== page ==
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This is our edition of Jesus en de ziel of 1685 by Jan Luyken. In this introduction, we have limited ourselves to the essentials.

About Jan Luyken

Jan Luyken was born in Amsterdam in 1649 to a Mennonite family.1 In 1672, he married the actress-singer Maria de Oudens. She was admired and courted by many men; the young and talented poet Joan Antonides van der Goes was one of these men. Apparently, Luyken had Cupid on his side and he won the affection of his lady.

Luyken, an apprentice painter, ultimately became a poet and etcher. In 1671, his debut was published. It consisted of a collection of love poems called Duytse lier. He consistently created illustrations together with texts for the numerous books he published afterwards; each one more emblematic than the other, and always with a didactic or edifying bias aimed at guiding the readers in their social and ethical conduct. Often, his poems and pictures had a connection with everyday life. For instance, in the Spiegel van het menselyk bedryf (Mirror of the trades of men, 1694), 100 illustrations portray various crafts. His books were immensely popular in the Netherlands and abroad. Luyken's fame and interest in his books can be said to be affirmed by the existence of the many reprints and pirate editions.

Luyken was frequently assisted by his son Casper, who was also an etcher. Together, they produced approximately 3200 etchings and engravings. In principal, these etchings were designed to illustrate books of other Dutch writers. For instance, Luyken created the picturae of P. Huygen's Beginselen van Gods Koninkrijk (see: [Titlepage].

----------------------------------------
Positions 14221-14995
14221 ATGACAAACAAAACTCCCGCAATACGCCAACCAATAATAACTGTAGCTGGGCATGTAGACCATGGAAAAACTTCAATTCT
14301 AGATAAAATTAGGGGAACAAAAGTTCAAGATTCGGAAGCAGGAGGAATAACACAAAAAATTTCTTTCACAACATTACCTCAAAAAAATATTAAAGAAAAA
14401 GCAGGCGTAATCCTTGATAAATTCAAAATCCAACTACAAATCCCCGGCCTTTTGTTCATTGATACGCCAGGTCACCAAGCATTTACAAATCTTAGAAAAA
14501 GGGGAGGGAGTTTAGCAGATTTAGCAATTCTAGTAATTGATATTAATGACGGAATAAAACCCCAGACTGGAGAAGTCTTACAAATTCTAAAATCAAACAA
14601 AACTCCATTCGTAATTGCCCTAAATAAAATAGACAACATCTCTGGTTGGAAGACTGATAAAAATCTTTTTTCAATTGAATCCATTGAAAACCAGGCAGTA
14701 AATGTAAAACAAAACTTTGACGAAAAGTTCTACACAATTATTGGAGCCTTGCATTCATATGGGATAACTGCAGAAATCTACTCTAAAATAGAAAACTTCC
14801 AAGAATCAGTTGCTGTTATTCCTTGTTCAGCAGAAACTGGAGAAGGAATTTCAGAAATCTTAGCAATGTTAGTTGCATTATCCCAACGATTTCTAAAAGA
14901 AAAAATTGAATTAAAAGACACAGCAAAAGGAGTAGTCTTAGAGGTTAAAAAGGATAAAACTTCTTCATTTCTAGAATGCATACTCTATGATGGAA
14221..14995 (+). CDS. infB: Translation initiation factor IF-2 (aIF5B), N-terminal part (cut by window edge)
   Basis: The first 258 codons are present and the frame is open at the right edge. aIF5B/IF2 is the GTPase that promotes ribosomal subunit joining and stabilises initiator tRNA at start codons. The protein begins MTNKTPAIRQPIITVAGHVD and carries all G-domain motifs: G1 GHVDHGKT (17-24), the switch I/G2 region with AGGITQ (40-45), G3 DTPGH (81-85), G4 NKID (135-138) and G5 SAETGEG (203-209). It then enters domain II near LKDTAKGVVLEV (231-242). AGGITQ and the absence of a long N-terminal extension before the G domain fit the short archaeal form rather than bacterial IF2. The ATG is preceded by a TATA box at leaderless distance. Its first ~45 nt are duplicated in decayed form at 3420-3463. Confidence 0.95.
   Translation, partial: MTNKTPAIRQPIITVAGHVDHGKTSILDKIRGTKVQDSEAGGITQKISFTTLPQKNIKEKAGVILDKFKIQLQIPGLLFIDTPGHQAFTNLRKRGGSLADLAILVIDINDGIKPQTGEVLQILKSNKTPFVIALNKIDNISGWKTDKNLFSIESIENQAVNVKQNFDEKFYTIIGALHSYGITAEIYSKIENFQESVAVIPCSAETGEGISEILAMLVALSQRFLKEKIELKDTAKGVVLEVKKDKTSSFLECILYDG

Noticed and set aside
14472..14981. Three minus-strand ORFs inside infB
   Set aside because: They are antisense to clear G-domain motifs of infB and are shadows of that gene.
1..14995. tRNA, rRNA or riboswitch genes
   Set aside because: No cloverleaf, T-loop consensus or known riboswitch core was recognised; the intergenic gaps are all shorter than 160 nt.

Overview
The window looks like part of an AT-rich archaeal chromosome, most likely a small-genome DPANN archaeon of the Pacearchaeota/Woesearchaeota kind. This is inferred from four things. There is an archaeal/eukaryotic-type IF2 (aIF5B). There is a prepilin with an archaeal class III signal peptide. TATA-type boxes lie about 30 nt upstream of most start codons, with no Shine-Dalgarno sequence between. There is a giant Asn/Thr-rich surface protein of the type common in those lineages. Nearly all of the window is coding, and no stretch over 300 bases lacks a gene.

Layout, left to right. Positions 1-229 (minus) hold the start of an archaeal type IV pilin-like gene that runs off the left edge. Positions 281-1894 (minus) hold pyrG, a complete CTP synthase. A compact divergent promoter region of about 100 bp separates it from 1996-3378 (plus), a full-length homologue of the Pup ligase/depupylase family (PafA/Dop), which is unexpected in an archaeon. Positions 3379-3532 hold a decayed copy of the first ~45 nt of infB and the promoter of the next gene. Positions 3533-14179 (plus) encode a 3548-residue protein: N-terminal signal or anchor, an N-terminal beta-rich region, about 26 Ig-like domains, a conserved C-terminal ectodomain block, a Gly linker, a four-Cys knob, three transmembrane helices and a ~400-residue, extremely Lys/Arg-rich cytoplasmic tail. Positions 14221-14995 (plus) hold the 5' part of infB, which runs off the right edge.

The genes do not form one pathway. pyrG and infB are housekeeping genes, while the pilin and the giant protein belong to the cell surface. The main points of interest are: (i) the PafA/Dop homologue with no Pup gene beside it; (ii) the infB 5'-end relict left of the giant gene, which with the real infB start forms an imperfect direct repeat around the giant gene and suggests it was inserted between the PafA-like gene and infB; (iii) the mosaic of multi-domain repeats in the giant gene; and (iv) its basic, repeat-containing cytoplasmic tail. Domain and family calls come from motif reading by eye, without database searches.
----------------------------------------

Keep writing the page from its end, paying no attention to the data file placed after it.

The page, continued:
Luyken could have lived a life of riches; yet, he chose to donate most of his earnings. Being a Mennonite, Luyken was respected in Amsterdam for this lifestyle, which was part of his strict religious attitude, and for spreading the Mennonite teachings through his devotional verses and illustrations. Jan Luyken died in his city of birth in 1712.

About the Jesus en de ziel

Jesus en de ziel was Luyken's first religious emblem book. It is said to be steeped with the German mysticism of Jacob Boehme2; yet, it also contains many allusions to Vaenius's Amoris divini emblemata and Hugo's Pia desideria (1624). In this edition, we have encoded parallels found in Vaenius's Amoris divini emblemata (1615) (see: ) and in De Harduyn's Goddelycke wenschen (1629) (see: , a Dutch translation of Hugo's Pia desideria. In all probability, Luyken became acquainted with Hugo's work through Serarius's translation of Pia desideria, titled Goddelycke aandachten and printed by Luyken's brother Christoffel in 1653.

Luyken made liberal use of his sources. Undoubtedly, he studied the originals and subsequently distanced himself from them to some extent. For example, if we consider De Ziele in verlangen om ontbonden, en met Christo te zijn; Van 't Ewig Vaderlandt; Toezang; Sang [39], the last emblem from Luyken's Jesus en de ziel, a visual parallel can be drawn with the 36th emblem (see: ) from Vaenius's Amoris divini emblemata. The three main elements in the picturae - i.e. Jesus, the soul, and the wall - are similar. Yet, with a single glance, the reader becomes aware that Luyken amended these elements to suit his ideas. For instance, in Vaenius's pictura the soul works on a wall, which illustrates how strong, firm and visible her faith is. In Luyken's pictura, on the other hand, the wall represents the human body. This body then illustrates the wall that stands between Jesus and the soul coming together. Only by tearing down the wall - that is, by ignoring or disregarding the physical needs - will believers come closer to God.